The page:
One of the more difficult questions asked the winners of the Maryville High School Fine Arts Showcase recently was how much the artists would charge for their works. The individuals concerned were asking because people had already made inquiries about prices for the pieces.
The students may have been surprised that art lovers were interested in purchasing their work, but the teachers weren’t. The quality of the student work had even faculty interested in hanging the works in the school or at their homes.
The Showcase featured the juried work from 17 art classes representing more than 360 students, said art teacher Raquel Roy. Students could submit artwork to be juried into the showcase and then judged for prizes in several categories.
In addition to the winners chosen by the judges, the teachers also provided awards for Faculty Choice, Students Choice, Principals’ Pick and Very Special Art, for a student in special education classes.
“I’m thrilled with the art,” said Roy. “We’re so glad so many students are interested in art. If you have items hung in this show, you should consider it an honor. You should consider yourself the best of the best.”
Roy said she was impressed with this year’s entries. “The quality of items from last year to this year is vastly improved,” she said.
The winner of Principals’ Pick was Josh Woodrin. Ashley Allen won the Faculty Vote. A Very Special Art award was won by Katie Connor.
In the Art I category which involved mostly freshmen and sophomores, judges picked Rene Breiner as third place winner; Molly Arnold won second and Bethany Slaughter took first with “Quiet.”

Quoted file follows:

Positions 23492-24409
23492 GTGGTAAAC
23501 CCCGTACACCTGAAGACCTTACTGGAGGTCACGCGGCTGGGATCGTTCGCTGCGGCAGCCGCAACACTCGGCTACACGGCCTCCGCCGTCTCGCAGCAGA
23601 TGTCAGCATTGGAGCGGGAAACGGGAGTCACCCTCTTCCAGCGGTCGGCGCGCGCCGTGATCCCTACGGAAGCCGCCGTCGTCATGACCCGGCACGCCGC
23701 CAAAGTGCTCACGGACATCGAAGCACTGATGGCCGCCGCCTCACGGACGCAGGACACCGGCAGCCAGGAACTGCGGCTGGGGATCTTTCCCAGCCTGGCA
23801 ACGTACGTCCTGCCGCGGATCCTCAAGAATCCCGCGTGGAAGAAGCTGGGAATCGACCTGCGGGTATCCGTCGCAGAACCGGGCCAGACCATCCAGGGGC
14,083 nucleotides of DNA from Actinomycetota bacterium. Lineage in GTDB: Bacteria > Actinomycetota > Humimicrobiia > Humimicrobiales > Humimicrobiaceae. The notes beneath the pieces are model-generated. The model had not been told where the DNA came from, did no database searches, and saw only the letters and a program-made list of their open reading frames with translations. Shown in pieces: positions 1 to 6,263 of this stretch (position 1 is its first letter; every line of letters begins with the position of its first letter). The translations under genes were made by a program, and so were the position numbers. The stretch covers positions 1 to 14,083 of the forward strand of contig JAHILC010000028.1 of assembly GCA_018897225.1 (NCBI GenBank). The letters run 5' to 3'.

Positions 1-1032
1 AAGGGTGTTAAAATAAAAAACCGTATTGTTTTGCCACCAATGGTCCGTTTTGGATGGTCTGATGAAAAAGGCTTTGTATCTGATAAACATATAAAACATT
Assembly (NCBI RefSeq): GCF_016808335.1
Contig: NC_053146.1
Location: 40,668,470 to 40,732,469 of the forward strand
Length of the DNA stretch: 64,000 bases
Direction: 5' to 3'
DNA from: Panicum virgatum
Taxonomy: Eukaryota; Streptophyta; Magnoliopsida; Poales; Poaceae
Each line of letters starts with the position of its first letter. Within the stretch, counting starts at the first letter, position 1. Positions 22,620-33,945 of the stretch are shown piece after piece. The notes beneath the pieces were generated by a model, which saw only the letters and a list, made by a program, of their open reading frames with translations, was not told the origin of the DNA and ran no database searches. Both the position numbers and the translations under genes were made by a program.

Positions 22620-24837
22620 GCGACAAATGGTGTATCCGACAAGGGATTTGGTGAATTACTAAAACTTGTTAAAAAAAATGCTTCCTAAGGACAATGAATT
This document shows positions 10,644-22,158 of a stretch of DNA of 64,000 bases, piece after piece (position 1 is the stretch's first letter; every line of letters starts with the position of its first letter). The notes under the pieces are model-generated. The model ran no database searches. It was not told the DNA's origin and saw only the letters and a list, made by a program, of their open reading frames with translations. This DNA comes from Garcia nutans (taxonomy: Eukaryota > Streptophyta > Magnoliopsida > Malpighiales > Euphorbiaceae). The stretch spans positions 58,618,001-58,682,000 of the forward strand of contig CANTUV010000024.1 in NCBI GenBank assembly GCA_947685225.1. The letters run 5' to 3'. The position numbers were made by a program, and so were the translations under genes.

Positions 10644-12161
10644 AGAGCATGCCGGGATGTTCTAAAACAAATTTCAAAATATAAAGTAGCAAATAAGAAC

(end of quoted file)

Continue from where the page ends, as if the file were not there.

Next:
In the Advanced category, which involved upper level drawing, painting and print making, Thomas Finn was third; Ethan LeCroy was second; and Braden Wenndt was first with “St. Basile’s Cathedral.”
In the 3-D category, Stacy English was first with “Edward.” In the open category that included photography, Carolyn Bowen was third, Jacob Snyder was second and Vera Aldridge was first with “Juarez Afternoon.”
Best of Show winner was Brad Fisher with the painting “Radishes.”
The contestants were given certificates as well as cash in the juried categories. First place won $50, second place $25 and third place $15.
Roy thanked teachers and volunteers for their efforts. Vickie Lee helped matte all the work that was hung. Ms. Karen Fisher helped collect all the prize money, she said.
Vera Aldridge, a junior, said her photographs were taken while she was on a missions trip in Mexico. The children she saw captivated her. “They photographed amazingly. They were very photogenic,” she said. “I had my camera charged everyday.”
While one image showed a youngster staring back into her lenses, her winner was a shot of sunlight shining through Coca-Cola bottles. “I arranged them, and the light hit them just right,” she said.
Aldridge said she planned to go to art school. “If photography doesn’t work out, maybe graphic design,” she said.
Fisher, a sophomore, said it took a long time to complete his painting “Radishes.” “It was my whole center of concern during class,” he said.
Fisher said he’s interested in architecture and while he enjoys art classes, he’ll probably major in architecture or engineering. “I’m not sure yet,” he said.
How well her painting turned out surprised Bethanie Slaughter, 9th grade. “I never thought it would turn out as good as it did,” she said. Bethany said she would one day like to study to be an art therapist. “That’s what I really want to do,” she said.
Braden Wenndt, a junior, said he was proud of his entry. “It took me three weeks to make it,” he said. “I thought it was the best thing I had done.”
Stacy English won first in the 3-D division and said her creation, a snail, took three hours to make and another two to fire in the kiln and then it had to be painted. “I took it as a challenge to make a good snail,” she said.
English said she planned to pursue art in college. “I’m not sure what I’ll do with my degree but it will be in art,” she said.